The patent reformation working it's way through Washington is too late to prevent a multi-billion-dollar collection of suits from being filed.
Make no mistake, these companies bid on the Nortel patent package with the intention of clobbering Google with it.
In the end, it is the consumer who loses. Each of these companies will spend hundreds of millions, or billions of dollars, products will be more expensive, innovation will be stifled (the opposite of what patents are supposed to do), etc. etc.
New Zealand has recently abolished patents on computer software. The theory is that, unlike in medicine or in machinery where you need a massive investment to develop and research your product once you come up with an idea, the investment between going from an idea to a working product is almost zero in software. Not only that, but consumers actually benefit when there are common interfaces across different software platforms. Example: the shopping cart. Can you imagine a website where you would have to buy something without it? You would have to purchase each product individually. A trillion dollar Internet-based economy down the drain because someone patented an obvious idea.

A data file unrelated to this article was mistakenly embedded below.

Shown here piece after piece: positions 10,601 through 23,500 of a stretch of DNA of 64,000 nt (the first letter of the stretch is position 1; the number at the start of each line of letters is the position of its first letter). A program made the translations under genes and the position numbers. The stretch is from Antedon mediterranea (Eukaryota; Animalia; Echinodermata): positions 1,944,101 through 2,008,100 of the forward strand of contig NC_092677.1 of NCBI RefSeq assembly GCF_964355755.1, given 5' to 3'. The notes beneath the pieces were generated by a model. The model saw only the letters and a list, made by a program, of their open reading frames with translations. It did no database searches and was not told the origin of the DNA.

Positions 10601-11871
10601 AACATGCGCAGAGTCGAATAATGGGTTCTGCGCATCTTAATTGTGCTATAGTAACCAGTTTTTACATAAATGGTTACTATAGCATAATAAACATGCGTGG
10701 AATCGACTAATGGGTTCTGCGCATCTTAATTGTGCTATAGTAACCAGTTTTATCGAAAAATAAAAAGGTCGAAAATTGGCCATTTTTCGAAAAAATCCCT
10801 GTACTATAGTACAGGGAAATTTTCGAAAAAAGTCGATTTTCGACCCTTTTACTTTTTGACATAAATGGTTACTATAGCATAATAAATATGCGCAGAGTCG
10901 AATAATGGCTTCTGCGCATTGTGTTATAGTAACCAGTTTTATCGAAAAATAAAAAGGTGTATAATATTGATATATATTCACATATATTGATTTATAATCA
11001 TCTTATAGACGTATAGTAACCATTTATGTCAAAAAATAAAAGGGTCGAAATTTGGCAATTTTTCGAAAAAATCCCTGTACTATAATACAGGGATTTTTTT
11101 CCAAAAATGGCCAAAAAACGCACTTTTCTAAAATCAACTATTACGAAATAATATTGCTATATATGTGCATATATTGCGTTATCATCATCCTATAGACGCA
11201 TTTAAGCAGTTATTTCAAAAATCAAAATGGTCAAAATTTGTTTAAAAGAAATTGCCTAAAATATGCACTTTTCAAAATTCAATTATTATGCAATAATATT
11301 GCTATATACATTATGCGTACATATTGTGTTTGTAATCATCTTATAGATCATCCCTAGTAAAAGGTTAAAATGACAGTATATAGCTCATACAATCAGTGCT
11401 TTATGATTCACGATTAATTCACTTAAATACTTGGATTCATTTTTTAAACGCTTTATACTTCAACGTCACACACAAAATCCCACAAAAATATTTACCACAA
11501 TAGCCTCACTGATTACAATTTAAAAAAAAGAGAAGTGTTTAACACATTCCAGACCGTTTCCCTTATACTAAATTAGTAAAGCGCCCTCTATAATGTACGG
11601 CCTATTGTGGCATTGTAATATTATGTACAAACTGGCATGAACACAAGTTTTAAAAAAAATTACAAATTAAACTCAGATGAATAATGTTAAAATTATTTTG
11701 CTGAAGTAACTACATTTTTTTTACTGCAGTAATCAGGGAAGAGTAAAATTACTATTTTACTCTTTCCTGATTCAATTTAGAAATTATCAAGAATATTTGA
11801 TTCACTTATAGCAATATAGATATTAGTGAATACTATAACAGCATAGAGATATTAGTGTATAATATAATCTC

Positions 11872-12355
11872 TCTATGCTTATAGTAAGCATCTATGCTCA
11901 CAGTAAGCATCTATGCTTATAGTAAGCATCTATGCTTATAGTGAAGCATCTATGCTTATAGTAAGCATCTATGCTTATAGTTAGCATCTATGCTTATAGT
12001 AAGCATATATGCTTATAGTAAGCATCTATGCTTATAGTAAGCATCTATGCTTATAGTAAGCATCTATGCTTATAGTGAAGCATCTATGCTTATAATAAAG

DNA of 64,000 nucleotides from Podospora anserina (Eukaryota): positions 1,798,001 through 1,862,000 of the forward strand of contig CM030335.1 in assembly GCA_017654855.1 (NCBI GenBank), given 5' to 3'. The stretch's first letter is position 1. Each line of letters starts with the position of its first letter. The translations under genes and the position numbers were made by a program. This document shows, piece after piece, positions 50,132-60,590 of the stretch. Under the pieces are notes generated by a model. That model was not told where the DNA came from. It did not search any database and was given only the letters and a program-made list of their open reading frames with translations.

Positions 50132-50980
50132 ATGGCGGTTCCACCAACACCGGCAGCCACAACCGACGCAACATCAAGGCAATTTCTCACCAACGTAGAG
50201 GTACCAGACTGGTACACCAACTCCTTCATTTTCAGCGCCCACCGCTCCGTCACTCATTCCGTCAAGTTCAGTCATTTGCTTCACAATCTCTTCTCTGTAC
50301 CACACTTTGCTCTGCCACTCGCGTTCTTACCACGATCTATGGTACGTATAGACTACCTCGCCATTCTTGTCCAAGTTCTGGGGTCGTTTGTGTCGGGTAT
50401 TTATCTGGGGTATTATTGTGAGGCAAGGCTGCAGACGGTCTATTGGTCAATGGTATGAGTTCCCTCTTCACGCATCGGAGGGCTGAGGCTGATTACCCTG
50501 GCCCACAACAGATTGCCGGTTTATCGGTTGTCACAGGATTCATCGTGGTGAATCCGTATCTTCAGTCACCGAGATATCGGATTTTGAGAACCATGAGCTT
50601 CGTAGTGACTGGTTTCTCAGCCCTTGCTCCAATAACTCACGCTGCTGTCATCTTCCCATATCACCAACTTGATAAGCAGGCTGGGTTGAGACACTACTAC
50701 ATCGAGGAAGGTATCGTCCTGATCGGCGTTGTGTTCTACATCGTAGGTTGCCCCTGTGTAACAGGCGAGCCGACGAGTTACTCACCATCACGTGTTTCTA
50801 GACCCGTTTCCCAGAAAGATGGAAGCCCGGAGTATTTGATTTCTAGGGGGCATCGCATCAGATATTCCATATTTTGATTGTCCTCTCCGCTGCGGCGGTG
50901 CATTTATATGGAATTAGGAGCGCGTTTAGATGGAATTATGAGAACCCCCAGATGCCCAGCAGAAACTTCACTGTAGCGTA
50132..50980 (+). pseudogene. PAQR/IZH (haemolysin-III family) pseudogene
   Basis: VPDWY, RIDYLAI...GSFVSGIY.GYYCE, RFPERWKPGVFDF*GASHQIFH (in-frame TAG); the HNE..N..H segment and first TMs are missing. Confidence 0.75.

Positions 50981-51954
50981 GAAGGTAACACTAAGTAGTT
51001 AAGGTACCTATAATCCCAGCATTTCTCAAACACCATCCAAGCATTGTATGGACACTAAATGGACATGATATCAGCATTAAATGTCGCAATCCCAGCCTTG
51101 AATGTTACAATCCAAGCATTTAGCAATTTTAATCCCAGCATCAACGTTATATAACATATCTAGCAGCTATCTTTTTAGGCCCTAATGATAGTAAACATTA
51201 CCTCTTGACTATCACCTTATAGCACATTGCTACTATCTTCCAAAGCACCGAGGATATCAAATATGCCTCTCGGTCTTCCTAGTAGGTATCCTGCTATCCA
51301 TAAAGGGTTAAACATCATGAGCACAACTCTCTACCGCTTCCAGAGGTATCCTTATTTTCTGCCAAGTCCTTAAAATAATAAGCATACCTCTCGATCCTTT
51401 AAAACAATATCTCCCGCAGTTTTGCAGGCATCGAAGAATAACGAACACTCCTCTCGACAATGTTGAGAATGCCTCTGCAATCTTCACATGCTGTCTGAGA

Luckily, in the shopping cart patent case, one company, NewEgg, decided to fight and won. They found prior art, and were able to get the patents invalidated.
I'm confident Google will be able to do the same thing here. The notion of displaying an advertisement next to information on your website so you can make a profit while sharing information for free has to predate the 1997 patent, even if the patent predates the 1998 company.